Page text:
Global warming is the main sustainability challenges for the coming century. To become more energy and carbon-efficient, societies around the world may be forced to restructure their economies and infrastructure. Sustainability challenges will have a number of consequences for the REFM and services industry in the coming decade, affecting supply and value chains as well as building design, management and maintenance. Systemic design will become more important. There are several ‘levers’ available to REFM to reduce carbon intensity, but all require a base of reliable data and performance targets. Five themes emerge as being important: behaviour change, standards, building and environmental performance management, knowledge sharing, and supplier management.
6. Focus on Health and Well-being
While the workplace is a place of production and the staff at a primary level are the units of production, FM will need to understand better what releases productivity for different people working on different tasks in different contexts. The worker and their needs (effectiveness) will be the primary FM focus, not the workplace (efficiency). Over the coming decade, an increasing focus on worker health will permeate the workplace as more life/workstyle-related disorders and diseases will emerge. The focus on health and a better life will lead to artificial and technologically enhanced human capabilities, creating a significant impact on the FM and services industry. A doubling of the prevalence of lifestyle-related diseases, like diabetes, will lead to new incentives in building designs to promote healthier and more productive lifestyles among company employees. Buildings will be assessed and intended to promote more active, comfortable, and productive lifestyles. REFM needs to support the economy of flexibility and engagement which will succeed economy of scale as a primary value focus for globalised business platforms.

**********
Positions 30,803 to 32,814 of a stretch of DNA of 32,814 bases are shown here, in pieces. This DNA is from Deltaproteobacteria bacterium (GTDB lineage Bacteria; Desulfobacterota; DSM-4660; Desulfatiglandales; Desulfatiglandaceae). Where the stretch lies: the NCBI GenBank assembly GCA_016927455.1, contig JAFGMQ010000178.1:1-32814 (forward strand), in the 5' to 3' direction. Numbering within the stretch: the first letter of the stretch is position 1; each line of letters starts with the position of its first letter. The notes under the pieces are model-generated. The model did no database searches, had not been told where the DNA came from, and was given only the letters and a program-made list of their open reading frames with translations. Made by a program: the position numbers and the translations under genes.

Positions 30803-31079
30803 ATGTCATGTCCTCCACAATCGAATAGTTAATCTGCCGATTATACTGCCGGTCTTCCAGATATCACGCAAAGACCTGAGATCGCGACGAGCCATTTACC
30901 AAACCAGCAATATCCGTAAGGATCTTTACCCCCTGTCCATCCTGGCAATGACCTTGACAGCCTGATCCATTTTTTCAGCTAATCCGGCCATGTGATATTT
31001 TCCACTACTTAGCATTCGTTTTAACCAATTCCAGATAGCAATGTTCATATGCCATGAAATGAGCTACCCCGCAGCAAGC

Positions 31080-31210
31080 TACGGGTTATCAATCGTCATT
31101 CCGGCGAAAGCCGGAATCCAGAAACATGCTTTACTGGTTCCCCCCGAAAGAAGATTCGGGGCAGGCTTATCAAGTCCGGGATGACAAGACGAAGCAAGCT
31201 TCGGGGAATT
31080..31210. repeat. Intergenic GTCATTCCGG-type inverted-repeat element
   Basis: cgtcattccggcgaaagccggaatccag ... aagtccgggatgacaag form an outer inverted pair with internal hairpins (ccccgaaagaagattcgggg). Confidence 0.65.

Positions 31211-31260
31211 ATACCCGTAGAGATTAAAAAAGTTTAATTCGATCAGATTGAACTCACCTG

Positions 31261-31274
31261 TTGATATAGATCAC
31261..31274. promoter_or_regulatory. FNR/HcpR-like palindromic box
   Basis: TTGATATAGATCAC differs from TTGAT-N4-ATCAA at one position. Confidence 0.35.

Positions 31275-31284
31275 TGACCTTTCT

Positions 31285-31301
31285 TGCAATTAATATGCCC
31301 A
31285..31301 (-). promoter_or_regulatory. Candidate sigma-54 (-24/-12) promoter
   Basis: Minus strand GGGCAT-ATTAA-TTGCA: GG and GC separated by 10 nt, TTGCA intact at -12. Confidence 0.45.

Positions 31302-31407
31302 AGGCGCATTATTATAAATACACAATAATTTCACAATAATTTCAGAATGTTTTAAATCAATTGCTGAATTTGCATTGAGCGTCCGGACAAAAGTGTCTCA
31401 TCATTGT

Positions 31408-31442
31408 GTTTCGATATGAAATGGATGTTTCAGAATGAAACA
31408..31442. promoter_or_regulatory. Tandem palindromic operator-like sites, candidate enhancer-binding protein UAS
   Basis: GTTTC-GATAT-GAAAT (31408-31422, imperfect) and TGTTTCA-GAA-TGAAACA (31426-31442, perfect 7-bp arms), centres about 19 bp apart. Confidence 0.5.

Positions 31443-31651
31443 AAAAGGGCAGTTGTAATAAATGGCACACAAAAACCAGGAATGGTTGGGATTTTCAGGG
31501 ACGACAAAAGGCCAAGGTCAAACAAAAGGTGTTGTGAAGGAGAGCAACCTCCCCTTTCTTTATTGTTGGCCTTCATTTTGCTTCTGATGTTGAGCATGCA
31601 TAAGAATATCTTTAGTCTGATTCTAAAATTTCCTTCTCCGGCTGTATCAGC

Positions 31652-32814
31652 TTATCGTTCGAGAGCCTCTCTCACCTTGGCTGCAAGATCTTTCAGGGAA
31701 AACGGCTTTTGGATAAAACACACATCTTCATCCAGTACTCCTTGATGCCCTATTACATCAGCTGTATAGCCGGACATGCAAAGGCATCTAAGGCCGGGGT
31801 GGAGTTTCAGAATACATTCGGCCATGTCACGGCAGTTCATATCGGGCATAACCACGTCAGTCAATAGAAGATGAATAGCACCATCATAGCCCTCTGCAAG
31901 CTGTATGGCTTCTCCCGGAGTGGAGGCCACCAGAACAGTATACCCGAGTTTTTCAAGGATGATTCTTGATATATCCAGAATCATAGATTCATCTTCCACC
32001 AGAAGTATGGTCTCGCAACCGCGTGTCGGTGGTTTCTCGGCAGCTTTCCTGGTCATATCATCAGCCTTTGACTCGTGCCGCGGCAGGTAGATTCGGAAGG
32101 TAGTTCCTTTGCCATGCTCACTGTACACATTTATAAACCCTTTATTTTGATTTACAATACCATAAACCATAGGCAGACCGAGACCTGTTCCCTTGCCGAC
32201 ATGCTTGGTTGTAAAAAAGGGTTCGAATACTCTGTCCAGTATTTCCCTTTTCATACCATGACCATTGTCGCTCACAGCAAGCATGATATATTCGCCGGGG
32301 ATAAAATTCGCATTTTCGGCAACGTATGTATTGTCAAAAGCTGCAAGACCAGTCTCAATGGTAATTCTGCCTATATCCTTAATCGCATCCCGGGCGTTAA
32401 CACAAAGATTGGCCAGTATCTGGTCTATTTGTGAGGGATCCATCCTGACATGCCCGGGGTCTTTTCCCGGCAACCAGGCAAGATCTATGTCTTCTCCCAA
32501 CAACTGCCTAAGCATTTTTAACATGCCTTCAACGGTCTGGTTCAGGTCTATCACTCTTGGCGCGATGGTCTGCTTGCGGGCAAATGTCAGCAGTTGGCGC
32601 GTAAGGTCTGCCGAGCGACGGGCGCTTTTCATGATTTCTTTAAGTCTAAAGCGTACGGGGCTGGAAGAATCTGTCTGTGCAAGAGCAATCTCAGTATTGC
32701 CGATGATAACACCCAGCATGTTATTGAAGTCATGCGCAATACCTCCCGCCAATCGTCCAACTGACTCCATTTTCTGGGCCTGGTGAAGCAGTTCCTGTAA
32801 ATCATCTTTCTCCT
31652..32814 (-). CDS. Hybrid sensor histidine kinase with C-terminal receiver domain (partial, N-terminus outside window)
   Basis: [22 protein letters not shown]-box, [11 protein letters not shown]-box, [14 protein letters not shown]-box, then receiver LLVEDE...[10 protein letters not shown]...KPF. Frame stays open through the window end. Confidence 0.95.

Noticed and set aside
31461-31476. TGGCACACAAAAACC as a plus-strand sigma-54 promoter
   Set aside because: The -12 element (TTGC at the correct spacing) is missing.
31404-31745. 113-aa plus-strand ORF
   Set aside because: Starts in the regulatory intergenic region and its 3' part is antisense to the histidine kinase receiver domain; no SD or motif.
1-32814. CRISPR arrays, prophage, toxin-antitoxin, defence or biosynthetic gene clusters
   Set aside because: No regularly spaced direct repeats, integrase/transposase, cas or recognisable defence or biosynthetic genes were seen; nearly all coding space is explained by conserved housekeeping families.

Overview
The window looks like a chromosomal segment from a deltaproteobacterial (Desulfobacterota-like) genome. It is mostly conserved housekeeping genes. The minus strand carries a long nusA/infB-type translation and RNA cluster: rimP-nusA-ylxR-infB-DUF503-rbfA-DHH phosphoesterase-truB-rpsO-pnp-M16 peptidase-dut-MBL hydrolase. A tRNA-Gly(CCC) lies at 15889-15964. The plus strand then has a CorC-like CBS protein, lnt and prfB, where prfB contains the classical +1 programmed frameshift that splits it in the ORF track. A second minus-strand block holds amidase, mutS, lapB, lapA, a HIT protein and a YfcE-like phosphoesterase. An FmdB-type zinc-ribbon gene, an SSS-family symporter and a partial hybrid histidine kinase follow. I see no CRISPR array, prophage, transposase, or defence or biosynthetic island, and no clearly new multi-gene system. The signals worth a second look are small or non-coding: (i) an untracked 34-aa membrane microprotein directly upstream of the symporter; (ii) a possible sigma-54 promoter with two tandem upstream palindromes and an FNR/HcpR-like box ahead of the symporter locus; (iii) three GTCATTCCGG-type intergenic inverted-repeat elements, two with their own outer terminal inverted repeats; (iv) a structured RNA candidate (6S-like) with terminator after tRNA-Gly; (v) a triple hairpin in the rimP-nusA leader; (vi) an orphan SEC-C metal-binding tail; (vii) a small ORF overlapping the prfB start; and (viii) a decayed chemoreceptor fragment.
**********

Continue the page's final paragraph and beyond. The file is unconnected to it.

7. Integrated Solutions